Thread: best tool for bowls?
19th Feb 2009, 10:59 PM #1
19th Feb 2009 10:59 PM # ADSGoogle Adsense Advertisement
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19th Feb 2009, 11:05 PM #2
Bowl gouges & round-nosed scrapers. (I'm counting oland-style tools as scrapers, here.)
Which works best depends a lot on the type of wood and whether you have the room to swing the tool.... a scraper usually works where a bowl gouge simply won't fit.
- Andy Mc (AKA "Ghost who posts." )
19th Feb 2009, 11:07 PM #3
19th Feb 2009, 11:10 PM #4
Bowl gouges and round nose scrapers.
JimSometimes in the daily challenges that life gives us, we miss what is really important...
19th Feb 2009, 11:10 PM #5You've got to risk it to get the biscuit
- Join Date
- Jan 2006
i like a bowl gouge i currently have an old P&N one that i use.
but for the inside of a goblet - >75mm, i like a spindle gouge (10mm hamlet).
occasionally i will use a round nose scraper as well but i'm not a big fan of it (i've never been shown how to use it).
cheersS T I R L O
20th Feb 2009, 12:00 AM #6
What they said. And welcome to the club of expert funnel makers.
JoeOf course truth is stranger than fiction.
Fiction has to make sense. - Mark Twain
20th Feb 2009, 05:16 AM #7Hewer of wood
- Join Date
- Jan 2002
- Melbourne, Aus.
Proforme hollower (attached to an informed user)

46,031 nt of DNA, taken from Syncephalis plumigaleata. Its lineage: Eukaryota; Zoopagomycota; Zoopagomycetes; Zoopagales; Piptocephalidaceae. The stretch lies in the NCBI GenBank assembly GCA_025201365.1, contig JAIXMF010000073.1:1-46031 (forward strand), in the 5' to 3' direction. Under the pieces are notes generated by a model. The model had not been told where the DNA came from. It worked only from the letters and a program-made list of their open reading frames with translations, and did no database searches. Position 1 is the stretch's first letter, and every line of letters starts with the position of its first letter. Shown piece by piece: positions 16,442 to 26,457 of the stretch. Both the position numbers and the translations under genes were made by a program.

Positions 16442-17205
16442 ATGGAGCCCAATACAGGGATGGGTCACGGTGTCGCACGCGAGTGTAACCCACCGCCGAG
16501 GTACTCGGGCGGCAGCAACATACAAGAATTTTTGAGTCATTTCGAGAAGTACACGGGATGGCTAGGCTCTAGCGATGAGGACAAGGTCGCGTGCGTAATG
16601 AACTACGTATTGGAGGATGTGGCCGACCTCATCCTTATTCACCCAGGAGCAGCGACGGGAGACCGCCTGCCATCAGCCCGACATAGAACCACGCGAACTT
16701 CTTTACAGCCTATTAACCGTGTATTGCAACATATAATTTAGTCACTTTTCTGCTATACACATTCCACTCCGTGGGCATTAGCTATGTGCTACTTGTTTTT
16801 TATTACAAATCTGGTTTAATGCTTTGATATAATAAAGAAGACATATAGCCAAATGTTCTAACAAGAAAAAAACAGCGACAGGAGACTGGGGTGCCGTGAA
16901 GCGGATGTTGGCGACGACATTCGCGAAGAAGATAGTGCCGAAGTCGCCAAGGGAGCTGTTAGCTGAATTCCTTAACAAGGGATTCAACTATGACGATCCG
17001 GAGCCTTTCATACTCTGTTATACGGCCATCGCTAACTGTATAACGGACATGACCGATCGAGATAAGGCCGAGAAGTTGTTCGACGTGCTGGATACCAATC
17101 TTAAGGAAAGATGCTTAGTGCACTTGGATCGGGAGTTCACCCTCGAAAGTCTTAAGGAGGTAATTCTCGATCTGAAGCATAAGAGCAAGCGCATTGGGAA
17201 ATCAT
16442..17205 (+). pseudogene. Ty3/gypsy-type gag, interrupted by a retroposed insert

Last edited by rsser; 20th Feb 2009 at 05:17 AM. Reason: Added: attached ...Cheers, Ern
20th Feb 2009, 06:40 AM #8
Bowl gouge, then a round nose scraper taking very light cuts...plus you need to get the tool rest in as close as possible to the inside walls of the bowl.
Eliza...once again would encourage you to take a turning course from someone in your area, believe me it would be worth the time and expense.Cheers,
Do something that is stupid and fun today, then run like hell !!!
20th Feb 2009, 08:58 AM #9
I have problems with a scraper. Don't seem to have any control.
For some reason I took a picture of the "bowl" when it was a lump of wood and I'd just finished the outside - almost as if I knew I wasn't going to have a finished product!
I'm getting a beading gouge (whatever you call it) for my birthday, but I thought I'd try an outside bead on a bowl without it. And I was going to leave the bark on the edge, seeing it was there anyway.
Now I'm wondering if I can insert a false bottom, or just call it quits and start fresh.
20th Feb 2009, 11:18 AM #10